This paper presents a quantitative study of spoken dialogue in Leo Tolstoy’s War and Peace. Tolstoy was known to put a lot of emphasis on the language in which fictional characters express themselves, and conscious modification of their speech is acknowledged by critics as part of his literary technique. Our goal was to try and find some formal markers that would help us distinguish the characters, measure some sort of speech-based similarity between them, and cluster them into meaningful groups. At the first stage we applied some well- established approaches of stylometry (computational stylistics) that were originally developed for real-world authorship attribution and rely mainly on word and n-gram frequencies. Then we tried our own alternative method based on more formal and structure-oriented features independent of actual word choice. Both approaches produced meaningful and interpretable results, which indicate overall applicability of quantitative methods to literary studies in general and to the analysis of specific characters in particular. At the same time, the difference between the two sets of results helped us demonstrate that sometimes more formal and structure-oriented features could be more revealing and ‘noise-resistant’ than word and n-gram frequencies.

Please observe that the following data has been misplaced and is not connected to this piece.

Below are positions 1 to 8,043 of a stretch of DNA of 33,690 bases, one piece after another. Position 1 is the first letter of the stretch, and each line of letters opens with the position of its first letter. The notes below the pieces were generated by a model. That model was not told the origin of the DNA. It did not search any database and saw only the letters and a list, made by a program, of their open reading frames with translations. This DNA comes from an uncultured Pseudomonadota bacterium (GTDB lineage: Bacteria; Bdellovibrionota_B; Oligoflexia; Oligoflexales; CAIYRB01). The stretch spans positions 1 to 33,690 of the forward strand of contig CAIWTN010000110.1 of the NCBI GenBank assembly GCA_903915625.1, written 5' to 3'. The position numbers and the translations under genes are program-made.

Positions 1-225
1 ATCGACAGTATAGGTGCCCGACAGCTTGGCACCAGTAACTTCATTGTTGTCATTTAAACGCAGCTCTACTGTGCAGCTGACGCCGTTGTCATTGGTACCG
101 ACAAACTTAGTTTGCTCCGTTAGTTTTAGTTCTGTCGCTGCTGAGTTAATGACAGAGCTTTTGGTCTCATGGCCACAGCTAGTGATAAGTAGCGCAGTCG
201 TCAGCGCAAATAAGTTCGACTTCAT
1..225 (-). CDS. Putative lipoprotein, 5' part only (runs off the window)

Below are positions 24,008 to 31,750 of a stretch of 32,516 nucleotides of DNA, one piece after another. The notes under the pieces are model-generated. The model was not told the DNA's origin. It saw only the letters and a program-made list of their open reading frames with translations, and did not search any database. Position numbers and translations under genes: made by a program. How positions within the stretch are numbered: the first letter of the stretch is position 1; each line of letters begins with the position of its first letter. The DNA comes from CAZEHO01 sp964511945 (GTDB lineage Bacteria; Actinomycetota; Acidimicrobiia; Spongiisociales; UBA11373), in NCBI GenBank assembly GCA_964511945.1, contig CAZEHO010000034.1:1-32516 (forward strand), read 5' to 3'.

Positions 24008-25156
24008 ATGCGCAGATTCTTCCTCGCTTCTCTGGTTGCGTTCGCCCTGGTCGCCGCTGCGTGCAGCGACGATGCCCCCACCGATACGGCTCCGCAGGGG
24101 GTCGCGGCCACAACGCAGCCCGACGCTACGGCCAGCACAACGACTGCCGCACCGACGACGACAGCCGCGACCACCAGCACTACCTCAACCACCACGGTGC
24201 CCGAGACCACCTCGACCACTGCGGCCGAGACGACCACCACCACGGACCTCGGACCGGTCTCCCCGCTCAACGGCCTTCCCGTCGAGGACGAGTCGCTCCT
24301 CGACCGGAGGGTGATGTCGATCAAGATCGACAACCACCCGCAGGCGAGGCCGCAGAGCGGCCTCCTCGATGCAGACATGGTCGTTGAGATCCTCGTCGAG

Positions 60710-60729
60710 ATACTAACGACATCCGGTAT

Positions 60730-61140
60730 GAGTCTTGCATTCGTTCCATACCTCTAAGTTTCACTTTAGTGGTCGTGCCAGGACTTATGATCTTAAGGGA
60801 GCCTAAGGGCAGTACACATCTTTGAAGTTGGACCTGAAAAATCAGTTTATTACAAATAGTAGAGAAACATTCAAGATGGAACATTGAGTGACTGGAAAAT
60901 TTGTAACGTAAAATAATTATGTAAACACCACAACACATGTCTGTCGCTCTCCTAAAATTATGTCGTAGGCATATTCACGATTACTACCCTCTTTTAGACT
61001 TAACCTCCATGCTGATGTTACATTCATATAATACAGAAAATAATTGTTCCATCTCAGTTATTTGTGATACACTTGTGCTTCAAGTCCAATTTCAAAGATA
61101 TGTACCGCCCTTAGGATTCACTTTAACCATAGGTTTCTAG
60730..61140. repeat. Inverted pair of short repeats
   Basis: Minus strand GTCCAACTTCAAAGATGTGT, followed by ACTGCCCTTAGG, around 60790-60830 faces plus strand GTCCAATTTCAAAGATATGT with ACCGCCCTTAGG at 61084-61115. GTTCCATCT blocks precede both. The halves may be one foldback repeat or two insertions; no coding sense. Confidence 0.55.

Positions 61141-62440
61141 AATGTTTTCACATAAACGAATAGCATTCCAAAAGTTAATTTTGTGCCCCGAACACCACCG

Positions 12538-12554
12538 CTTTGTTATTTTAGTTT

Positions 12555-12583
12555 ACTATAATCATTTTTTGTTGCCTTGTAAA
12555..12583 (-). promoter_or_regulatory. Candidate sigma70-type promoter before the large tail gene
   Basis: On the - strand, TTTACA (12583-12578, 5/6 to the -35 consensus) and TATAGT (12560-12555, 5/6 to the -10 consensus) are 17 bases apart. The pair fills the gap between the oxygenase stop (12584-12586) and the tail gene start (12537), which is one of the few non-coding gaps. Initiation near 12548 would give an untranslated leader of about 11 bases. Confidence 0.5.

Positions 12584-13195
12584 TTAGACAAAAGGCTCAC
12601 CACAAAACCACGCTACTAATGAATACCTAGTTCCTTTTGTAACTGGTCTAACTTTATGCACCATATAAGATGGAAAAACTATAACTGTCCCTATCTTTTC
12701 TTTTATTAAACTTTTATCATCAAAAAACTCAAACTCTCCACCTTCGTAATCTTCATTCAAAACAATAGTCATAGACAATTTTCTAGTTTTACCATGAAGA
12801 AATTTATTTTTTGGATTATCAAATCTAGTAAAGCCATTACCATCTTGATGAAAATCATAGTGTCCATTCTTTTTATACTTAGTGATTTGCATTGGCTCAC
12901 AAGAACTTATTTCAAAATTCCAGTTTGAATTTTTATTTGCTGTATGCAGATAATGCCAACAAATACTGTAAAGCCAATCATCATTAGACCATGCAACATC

In this paper we introduce RusDraCor — an open corpus of Russian drama for digital literary & linguistic research. The corpus (rus.dracor.org) contains plays from the middle of XVIII to the first third of XX century provided with structural (plus some semantic) markup and metadata. Texts are encoded in the XML-based standard TEI, widely used in building corpora for the humanities. We describe the contents and annotation layers of our corpus, provide some details on its development and enrichment, and finally describe three research cases. Each case demonstrates the use of RusDraCor to answer specific questions about composition, structural features and historical evolution of Russian drama.